Small-Business Owners Struggling to Hire in Tight Labor Market

Small-Business Owners Struggling to Hire in Tight Labor Market
John Shotts stands in his auto repair business office in Galesburg, Ill., on June 7, 2022. (Cara Ding/The Epoch Times)
Naveen Athrappully

A significant number of small businesses are struggling to hire workers and facing multiple challenges in their recruitment efforts, according to the National Federation of Independent Business (NFIB).

Current labor market conditions are very tight, with 51 percent of all small-business owners reporting that they could not fill their job openings, a June 14 NFIB press release stated. This is up four points from April. Ninety-two percent of business owners who were hiring or trying to hire found few or no qualified applicants for the positions they wanted to fill.

While 23 percent of respondents reported that labor quality was a major business problem, 12 percent reported labor costs to be their top business issue. In addition to labor worries, owners are also plagued by other economic issues.

“Inflation continues to outpace compensation which has reduced real incomes across the nation,” said NFIB Chief Economist Bill Dunkelberg. “Small business owners remain very pessimistic about the second half of the year as supply chain disruptions, inflation, and the labor shortage are not easing.”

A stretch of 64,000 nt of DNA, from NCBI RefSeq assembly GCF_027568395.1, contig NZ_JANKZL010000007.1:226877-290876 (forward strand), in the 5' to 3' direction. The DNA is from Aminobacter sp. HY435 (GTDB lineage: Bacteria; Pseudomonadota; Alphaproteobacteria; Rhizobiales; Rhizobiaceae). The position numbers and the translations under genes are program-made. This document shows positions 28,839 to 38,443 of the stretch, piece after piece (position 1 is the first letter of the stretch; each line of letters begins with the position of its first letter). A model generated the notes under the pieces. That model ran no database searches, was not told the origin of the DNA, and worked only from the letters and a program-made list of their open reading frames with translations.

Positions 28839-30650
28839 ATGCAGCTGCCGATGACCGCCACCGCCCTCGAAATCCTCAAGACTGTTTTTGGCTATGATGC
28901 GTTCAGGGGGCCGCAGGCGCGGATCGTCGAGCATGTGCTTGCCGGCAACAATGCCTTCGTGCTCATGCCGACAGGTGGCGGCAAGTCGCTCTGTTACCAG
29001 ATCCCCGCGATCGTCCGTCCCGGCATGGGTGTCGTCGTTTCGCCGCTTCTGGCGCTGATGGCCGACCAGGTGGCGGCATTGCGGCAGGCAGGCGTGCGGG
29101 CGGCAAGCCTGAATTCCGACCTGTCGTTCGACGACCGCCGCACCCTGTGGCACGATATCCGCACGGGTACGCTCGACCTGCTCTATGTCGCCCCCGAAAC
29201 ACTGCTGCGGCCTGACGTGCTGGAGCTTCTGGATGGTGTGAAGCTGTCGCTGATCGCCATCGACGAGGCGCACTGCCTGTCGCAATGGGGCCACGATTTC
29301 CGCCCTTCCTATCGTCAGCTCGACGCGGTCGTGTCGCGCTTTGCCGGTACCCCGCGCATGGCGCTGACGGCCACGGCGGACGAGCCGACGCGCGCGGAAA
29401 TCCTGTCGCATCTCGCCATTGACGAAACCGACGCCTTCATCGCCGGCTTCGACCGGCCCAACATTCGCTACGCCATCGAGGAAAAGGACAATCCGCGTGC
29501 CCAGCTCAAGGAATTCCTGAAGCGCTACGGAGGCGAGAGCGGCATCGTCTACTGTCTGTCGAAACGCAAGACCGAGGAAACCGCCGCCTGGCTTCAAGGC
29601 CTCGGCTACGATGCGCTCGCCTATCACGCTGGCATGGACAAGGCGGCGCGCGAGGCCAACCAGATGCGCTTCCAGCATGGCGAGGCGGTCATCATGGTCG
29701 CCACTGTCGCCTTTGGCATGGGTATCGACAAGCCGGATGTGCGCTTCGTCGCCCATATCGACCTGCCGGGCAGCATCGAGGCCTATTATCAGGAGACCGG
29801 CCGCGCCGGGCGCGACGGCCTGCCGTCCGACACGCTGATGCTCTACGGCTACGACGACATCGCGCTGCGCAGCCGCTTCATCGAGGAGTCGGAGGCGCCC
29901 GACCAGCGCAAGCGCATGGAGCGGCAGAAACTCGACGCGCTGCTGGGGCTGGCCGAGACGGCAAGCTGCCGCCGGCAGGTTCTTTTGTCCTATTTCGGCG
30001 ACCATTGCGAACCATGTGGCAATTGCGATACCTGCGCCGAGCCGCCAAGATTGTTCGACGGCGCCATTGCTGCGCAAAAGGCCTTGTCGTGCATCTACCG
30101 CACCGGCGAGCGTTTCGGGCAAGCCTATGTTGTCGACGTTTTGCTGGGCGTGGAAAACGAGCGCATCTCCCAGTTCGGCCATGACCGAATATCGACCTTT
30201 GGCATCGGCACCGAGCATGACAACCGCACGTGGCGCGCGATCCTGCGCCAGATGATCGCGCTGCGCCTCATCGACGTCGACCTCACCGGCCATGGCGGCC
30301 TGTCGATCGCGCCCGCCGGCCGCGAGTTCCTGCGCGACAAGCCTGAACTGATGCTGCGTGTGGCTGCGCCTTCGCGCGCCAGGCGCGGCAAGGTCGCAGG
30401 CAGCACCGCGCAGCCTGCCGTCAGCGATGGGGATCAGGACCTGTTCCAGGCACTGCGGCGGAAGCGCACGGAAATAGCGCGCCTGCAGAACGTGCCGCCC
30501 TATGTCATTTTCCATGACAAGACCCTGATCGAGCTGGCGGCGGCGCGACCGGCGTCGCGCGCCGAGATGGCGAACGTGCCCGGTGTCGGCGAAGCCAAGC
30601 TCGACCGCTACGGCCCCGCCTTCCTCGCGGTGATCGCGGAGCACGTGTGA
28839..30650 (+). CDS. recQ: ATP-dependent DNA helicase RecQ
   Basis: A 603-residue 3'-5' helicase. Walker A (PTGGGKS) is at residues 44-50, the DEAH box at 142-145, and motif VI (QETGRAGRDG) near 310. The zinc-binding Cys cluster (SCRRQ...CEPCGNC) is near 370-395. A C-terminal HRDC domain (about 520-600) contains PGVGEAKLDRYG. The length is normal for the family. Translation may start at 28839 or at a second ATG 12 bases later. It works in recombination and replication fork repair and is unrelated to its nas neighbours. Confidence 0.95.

ADP Research Institute also found hiring to be a major challenge for companies. Among small firms, the proportion of those who reported hiring as a top challenge jumped from 39 percent in January to 55 percent in April, ADP said in a June 6 article.

Among ADP clients with between 50 and 499 employees, 79 percent said hiring was a big challenge. Almost one in four companies reported they were offering financial incentives to ensure their employees stay with them.

According to a June survey of over 825 small businesses conducted by Vistage Worldwide Inc. for the Wall Street Journal, 63 percent of owners said that hiring challenges were affecting their ability to operate at full capacity. Seventy-six percent of business owners raised wages, while 44 percent added employee benefits as a response to labor market challenges.

The growth of remote working has become another challenge to small businesses. Chris Margolin, CEO of workplace wellness company Health Designs, told The Wall Street Journal that his company is “no longer competing with other local companies in local geographies. We are competing against the world.”

While some small businesses are struggling in their hiring efforts, the overall number of jobs in the sector fell in May 2022. Businesses employing less than 50 workers hired fewer employees in May, according to the latest data from the ADP small-business report.

Private small-business employment among firms with one to 49 employees fell by 91,000 jobs from April to May, the data shows. Among businesses with one to 19 employees, there was a decrease of 78,000 jobs, while among firms with 20 to 49 employees, jobs fell by 14,000.

The goods-producing sector lost 20,000 jobs, with “very small” businesses leading with 17,000 job losses. In the service industry, there was a job loss of 71,000, with “very small” businesses accounting for 61,000 or over 85 percent of the total figure.